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The Latest Alleged Wells Fargo Scandal – Imposing Unnecessary Auto Insurance on 800,000 Unsuspecting Customers

On July 30, 2017, Wells Fargo & Co. customers filed a putative class action lawsuit alleging the bank forced them to pay for unnecessary auto insurance, which resulted in some members of the purported class having their vehicles repossessed. The lawsuit, Hancock v. Wells Fargo & Co., et al., 17-cv-04324, U.S. District Court, Northern District … Continue Reading

SEC Disgorgement Constitutes a Penalty – How Far Will the Argument Go?

On June 5, 2017, Justice Sotomayor delivered the unanimous opinion in Kokesh v. SEC, 2017 U.S. LEXIS 3557 (June 5, 2017), holding that disgorgement collected by the Securities and Exchange Commission (SEC) constitutes a “penalty” under 28 U.S.C. §2462,[1] and thus subject to a five-year statute of limitations. In a relatively short, but thorough opinion, … Continue Reading

UK Conservative Party Pledges to Abolish Serious Fraud Office if Re-elected on 8 June 2017

In my C-Suite Risk Report posting in March, I discussed the UK’s Serious Fraud Office’s (SFO) investigation into Rolls-Royce (RR) and the UK Court’s approval of a Deferred Prosecution Agreement (DPA). As a result of that DPA, RR avoided prosecution, but paid £671m (approximately US $800m) to UK, US and Brazilian authorities in order to … Continue Reading

Insurers’ Antitrust Exemption in Crosshairs Again as Part of Potential Health Care Overhaul

Just when you thought the health insurance legal and regulatory landscape couldn’t get any more interesting, along comes the Competitive Health Insurance Reform Act of 2017 (the Act). The Act removes a longstanding antitrust exemption and places health insurers back under federal antitrust scrutiny. The House recently passed the Act overwhelmingly (416 – 7), and … Continue Reading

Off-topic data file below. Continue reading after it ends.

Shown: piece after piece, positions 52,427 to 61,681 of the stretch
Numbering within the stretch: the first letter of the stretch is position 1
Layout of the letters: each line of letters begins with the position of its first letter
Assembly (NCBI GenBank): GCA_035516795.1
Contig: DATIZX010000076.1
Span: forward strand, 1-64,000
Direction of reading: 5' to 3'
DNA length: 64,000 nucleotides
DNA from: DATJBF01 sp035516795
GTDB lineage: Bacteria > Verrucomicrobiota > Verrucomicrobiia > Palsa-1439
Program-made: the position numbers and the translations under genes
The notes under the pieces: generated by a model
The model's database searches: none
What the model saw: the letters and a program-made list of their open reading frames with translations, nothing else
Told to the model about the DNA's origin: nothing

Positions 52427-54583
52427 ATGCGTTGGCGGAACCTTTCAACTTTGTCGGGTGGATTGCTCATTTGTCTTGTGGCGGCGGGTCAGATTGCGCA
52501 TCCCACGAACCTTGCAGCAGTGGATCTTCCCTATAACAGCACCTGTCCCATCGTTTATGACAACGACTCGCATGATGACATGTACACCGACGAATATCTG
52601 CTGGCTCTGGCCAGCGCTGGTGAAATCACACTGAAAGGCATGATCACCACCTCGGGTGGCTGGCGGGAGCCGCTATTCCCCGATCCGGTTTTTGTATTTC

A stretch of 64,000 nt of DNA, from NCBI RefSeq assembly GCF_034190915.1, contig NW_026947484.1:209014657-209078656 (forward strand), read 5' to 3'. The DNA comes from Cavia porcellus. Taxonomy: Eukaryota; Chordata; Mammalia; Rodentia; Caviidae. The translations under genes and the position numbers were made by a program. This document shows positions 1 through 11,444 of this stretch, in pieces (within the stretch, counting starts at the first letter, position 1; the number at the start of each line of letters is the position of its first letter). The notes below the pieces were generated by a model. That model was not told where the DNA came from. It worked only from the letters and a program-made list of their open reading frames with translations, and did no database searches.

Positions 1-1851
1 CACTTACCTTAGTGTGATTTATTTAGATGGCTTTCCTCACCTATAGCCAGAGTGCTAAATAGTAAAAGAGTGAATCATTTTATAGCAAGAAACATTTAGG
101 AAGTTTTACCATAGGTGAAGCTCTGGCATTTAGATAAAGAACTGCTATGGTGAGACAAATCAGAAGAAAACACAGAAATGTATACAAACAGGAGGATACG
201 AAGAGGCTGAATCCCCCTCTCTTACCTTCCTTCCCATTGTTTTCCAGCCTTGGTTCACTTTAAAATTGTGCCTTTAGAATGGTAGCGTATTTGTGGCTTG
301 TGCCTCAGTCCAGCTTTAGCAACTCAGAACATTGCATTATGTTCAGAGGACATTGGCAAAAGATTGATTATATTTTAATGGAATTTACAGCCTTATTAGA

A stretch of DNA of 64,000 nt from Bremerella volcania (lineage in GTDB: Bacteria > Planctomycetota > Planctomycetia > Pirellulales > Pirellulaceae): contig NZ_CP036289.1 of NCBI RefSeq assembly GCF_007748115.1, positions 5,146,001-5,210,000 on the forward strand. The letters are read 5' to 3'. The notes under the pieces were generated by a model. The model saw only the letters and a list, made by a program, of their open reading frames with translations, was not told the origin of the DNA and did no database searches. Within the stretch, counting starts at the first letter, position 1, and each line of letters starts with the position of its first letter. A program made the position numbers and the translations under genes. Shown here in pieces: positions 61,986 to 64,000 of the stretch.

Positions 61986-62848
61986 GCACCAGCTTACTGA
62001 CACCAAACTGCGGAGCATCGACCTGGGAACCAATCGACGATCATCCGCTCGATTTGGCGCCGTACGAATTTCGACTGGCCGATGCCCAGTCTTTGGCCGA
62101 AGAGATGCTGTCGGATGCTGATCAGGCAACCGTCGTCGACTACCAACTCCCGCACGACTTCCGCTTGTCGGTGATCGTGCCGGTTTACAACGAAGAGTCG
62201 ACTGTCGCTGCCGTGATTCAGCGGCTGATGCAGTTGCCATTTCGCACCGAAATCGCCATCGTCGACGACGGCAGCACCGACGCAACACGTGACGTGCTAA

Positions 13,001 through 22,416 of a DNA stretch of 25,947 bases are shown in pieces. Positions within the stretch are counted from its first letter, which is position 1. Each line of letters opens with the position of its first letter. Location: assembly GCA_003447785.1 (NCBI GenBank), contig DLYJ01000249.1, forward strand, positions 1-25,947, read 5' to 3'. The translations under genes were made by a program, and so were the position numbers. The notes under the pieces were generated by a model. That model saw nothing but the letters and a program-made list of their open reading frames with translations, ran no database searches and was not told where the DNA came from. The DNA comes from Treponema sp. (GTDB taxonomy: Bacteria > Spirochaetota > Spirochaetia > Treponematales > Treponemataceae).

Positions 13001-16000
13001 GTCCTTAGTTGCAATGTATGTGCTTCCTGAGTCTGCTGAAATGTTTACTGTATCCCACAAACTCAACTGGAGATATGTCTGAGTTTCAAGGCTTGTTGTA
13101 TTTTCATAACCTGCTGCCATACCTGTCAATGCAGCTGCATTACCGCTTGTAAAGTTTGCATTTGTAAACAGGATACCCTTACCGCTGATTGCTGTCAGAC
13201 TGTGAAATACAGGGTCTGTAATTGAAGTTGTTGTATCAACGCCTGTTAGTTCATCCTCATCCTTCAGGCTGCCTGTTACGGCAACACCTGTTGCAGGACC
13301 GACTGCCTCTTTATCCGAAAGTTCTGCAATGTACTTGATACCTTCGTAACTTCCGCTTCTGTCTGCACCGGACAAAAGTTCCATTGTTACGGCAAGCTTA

Rolls-Royce Plc Motors Away from Prosecution by Paying Authorities £671m in Connection with Bribery and Corruption Offences

After a four year investigation by the UK’s Serious Fraud Office (“SFO”) into car and engine manufacturer Rolls-Royce, a UK Court approved a Deferred Prosecution Agreement (“DPA”) in January 2017.[1]  The investigation focused on bribes Rolls-Royce paid to secure valuable export contracts in various markets, including China, Brazil and Indonesia.  Although the DPA allows Rolls-Royce … Continue Reading

Employers Beware: The Ninth Circuit Finds That Liability Waivers in Consumer Report Disclosures “Willfully” Violate the FCRA

On January 20, 2017, the Ninth Circuit Court of Appeals issued an opinion with far-reaching consequences for employers’ liability under the Fair Credit Reporting Act (15 U.S.C. § 1681b(b)(2)(A)), and which could impact insurance coverage for such liability. In Syed v. M-I, LLC, et al., 2017 WL 242559 (9th Cir. Jan. 20, 2017), the court … Continue Reading

Every Rose Has Its Thorn: No D&O Coverage For Bad Loans To Flower Company, Fifth Circuit Says

In a recent decision, the Fifth Circuit ruled in favor of Markel American Insurance Company in a D&O liability coverage dispute centering on the application of the policy’s “Creditor Exclusion.” The panel affirmed a lower court’s holding that the exclusion precluded coverage for claims brought by lenders of the insured. Markel Am. Ins. Co. v. … Continue Reading

Crime Policy Does Not Cover Loss of Company Funds Resulting From Social Engineering Scheme

In a long-awaited decision (at least by the parties and fidelity law practitioners) the Fifth Circuit Court of Appeals has held that a “Computer Fraud” Insuring Agreement in a Crime Insurance Policy does not cover the insured’s loss after its employees were tricked into wiring approximately $7 million to a fraudulent bank account set up … Continue Reading
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